The Australian consular service may be able to offer support if you have difficulties - but they’re at pains to explain that they can not intervene in Chinese legal processes or get you out of jail if you fall foul of the law. To find out more about what they can - and can’t - do, visit the Smart Traveller website.³

Get to know the Visa situation

If you’re an Australian citizen headed to mainland China you’ll need a visa. The only exception is likely to be if you’re visiting Hong Kong or Macau, and join an organised and approved tour onto the mainland for a short visit.

There are many different types of visa available depending on your needs⁴. Typically it’ll only take a few working days to process a simple tourist visa once your application is received, and assuming you have all your paperwork in order.

You can apply in person or by mail to the Chinese Visa Application Centre nearest to you in Australia. Learn more about the process, and select the right visa for your trip, on the Chinese Embassy in Australia’s website⁵.

Accommodation in China

China’s tourism industry - both domestic and international - is huge, and lots of new hotels and other accommodation providers want to get in on the act. In the large cities you can find a whole range of options - booking ahead online is the easiest way to go if you don’t speak Chinese. Newer establishments can be cleaner and more modern than the older hotels which may have once been state run bunkhouses.

The Rough Guide suggests the following price ranges as a rule of thumb when looking for accommodation in China⁶:

  • High end hotels - CNY1,200 and upwards
  • Mid range hotels - CNY150 - CNY300
  • Cheaper hotels - under CNY150, with options for hostels and camping in some regions, too

Getting around in China

In the cities you’ll have plenty of ways to get around, from busses and taxis to China’s version of Uber - DiDi⁷.

But China is a vast country, and long distance travel is a reality for many visitors looking to make the most of their stay. Local flights are an option, or you can catch sleeper trains for a relatively low price. Check out the different carriage classes before you buy a ticket so you don’t get a surprise when you board the train! You’ll also be able to take long distance busses between some cities, or use ferries depending on your location.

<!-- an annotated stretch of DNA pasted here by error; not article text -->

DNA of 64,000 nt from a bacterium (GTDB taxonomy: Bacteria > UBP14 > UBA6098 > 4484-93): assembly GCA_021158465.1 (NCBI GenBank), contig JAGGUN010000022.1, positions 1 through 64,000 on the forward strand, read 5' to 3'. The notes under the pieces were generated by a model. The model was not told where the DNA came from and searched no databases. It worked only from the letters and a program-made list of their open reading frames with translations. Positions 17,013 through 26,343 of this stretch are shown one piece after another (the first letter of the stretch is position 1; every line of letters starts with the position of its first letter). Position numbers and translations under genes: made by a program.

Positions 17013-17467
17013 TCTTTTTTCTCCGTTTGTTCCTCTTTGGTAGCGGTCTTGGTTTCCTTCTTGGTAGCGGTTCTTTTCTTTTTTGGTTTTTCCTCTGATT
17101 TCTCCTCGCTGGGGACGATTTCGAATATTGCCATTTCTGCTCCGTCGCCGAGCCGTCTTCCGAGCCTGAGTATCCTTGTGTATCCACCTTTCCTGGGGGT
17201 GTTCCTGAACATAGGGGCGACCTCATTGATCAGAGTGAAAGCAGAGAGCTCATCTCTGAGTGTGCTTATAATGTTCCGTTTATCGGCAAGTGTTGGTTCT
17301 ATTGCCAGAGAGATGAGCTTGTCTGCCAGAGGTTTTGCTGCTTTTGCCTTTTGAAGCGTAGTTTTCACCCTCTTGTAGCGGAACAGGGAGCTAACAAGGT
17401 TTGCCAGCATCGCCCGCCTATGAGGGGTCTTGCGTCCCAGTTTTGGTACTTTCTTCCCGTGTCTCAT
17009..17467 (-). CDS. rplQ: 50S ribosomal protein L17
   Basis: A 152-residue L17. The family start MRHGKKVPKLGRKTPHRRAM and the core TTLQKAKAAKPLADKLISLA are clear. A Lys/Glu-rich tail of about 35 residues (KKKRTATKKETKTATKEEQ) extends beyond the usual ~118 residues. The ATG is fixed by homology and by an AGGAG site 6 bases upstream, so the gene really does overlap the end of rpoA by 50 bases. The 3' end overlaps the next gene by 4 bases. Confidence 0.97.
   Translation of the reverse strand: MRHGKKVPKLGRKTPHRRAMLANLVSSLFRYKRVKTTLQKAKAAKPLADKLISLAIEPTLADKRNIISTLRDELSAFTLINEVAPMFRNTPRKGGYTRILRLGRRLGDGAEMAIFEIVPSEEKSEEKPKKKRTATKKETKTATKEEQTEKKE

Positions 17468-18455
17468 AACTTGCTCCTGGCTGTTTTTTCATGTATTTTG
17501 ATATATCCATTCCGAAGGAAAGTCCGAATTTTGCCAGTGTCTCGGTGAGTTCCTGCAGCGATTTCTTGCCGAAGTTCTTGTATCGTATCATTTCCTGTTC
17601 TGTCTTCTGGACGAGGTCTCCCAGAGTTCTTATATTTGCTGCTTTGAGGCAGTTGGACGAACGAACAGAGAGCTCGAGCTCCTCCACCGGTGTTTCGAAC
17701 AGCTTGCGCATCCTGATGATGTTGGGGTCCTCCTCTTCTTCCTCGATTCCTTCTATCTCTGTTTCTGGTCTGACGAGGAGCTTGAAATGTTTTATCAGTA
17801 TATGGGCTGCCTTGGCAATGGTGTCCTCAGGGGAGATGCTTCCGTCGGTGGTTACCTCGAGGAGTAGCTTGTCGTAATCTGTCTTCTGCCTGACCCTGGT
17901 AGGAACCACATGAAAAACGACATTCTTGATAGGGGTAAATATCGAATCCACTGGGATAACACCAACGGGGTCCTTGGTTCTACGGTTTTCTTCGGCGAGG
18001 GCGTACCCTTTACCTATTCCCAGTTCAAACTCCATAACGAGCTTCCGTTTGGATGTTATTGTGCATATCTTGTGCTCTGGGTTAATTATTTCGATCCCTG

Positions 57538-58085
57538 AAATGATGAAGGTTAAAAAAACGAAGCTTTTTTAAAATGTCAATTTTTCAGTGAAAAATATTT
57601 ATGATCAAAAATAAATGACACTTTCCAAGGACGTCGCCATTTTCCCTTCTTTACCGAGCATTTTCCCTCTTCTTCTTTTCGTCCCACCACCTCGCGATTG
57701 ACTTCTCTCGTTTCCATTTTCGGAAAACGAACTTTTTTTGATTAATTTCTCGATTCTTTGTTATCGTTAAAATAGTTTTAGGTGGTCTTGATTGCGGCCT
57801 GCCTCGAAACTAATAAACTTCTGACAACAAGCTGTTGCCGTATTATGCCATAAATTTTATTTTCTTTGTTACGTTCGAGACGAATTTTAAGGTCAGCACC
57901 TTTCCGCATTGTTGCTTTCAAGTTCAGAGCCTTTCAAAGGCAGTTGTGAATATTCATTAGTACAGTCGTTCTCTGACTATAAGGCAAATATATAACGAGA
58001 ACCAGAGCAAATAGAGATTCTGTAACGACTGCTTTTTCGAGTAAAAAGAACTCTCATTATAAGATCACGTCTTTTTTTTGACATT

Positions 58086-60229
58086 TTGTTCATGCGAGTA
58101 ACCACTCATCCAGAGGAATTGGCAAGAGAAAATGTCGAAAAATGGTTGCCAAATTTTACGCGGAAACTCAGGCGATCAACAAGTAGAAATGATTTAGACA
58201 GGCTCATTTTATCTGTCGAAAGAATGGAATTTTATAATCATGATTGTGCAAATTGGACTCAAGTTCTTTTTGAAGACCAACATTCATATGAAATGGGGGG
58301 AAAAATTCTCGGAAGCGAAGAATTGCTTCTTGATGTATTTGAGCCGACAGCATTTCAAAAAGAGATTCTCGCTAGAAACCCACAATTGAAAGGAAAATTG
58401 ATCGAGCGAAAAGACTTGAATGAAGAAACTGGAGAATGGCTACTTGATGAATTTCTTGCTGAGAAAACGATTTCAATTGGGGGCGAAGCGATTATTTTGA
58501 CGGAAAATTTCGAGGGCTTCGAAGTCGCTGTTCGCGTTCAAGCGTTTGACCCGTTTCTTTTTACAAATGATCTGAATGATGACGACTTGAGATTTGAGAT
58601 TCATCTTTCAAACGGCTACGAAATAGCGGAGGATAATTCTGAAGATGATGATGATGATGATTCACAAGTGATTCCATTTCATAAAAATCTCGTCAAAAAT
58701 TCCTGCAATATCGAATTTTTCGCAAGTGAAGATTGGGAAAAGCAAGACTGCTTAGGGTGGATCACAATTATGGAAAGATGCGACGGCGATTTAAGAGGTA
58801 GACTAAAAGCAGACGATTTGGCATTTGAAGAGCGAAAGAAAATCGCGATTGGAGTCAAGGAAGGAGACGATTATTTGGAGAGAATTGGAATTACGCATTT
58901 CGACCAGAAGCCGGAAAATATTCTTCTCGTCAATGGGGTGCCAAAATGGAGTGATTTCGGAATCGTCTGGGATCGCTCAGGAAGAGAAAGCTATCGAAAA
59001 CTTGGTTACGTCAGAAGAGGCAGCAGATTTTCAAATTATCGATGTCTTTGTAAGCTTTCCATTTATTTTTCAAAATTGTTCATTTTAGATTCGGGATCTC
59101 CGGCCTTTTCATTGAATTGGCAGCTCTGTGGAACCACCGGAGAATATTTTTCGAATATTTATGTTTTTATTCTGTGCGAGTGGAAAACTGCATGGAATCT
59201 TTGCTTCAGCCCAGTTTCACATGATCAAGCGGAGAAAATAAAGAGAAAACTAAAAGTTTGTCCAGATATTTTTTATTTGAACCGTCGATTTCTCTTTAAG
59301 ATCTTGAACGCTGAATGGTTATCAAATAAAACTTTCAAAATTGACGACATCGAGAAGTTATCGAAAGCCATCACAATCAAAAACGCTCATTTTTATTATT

In fact, in some cases, the journey is part of the fun - think about taking a trip down the Yangtze River, for example, through the iconic Three Gorges Dam. With both public commuter ferries and luxury cruises available, this is a great way to get around if you have the time to take it slow.

Sights to see

There’s no shortage of things to see in China. You’ll need to take travel time and distance into consideration when planning your itinerary, but beyond that you can let your imagination run wild. Here are a few ideas.

  • Take a street food tour in any of the larger cities to see what the locals really love to eat
  • Hit the shops in Shanghai - the Joy City Mall even has a ferris wheel on the top to entertain shoppers⁸
  • Find those Giant Pandas in Chengdu, or even go and volunteer at a Panda rescue and rehabilitation centre in the region⁹
  • Test your nerves on the world’s most challenging glass bottomed bridge, Zhang Jia Jie Glass Bridge ¹⁰

Tips for a great trip

Getting excited about you trip? A few final tips to make sure it all goes off with a bang.

  • Get a local SIM card to make it easier to get data and make calls as you travel¹¹
  • Be aware that not all companies in China accept foreign cards, whether it be Visa or Mastercard. Carry some cash just in case
  • Watch locals for cues on how to behave - much of China is fairly conservative, so dressing modestly and being polite is key - don’t show anger or frustration if you can avoid it, no matter what happens
  • The Australian government recommends caution if travelling to some of the Chinese border regions including Tibet and Xinjiang. Check the details for your trip if that’s where you’re planning on visiting
  • Use the government’s Smart Traveller website for up to date travel information for China, as well as a wide range of travel support and resources¹²

You’ll have a fantastic time in China - and it’ll be even better if you have more money left to treat yourself while you’re there. Get a Wise borderless account and linked Mastercard to benefit from the mid-market exchange rate and avoid unnecessary bank fees while you travel. You’ll have more in your pocket to enjoy yourself with.

Sources:

  1. http://www.travelchina.gov.cn/en/
  2. https://www.smartraveller.gov.au/destinations/asia/china
  3. https://www.smartraveller.gov.au/i-need-urgent-help#ineedhelp
  4. http://au.china-embassy.org/eng/ls/vfc/t1038750.htm
  5. http://au.china-embassy.org/eng/ls/vfc/
  6. https://www.roughguides.com/destinations/asia/china/accommodation/
  7. https://www.didiglobal.com/
  8. http://www.smartshanghai.com/articles/shopping/joy-city-north-mall
  9. https://www.chinahighlights.com/travelguide/places-to-see-giant-pandas/
  10. https://www.travelchinaguide.com/attraction/hunan/zhangjiajie/glass-bridge.htm
  11. https://www.travelchinacheaper.com/china-sim-cards-guide
  12. https://www.smartraveller.gov.au/

All sources accurate as of 14 Jan 2020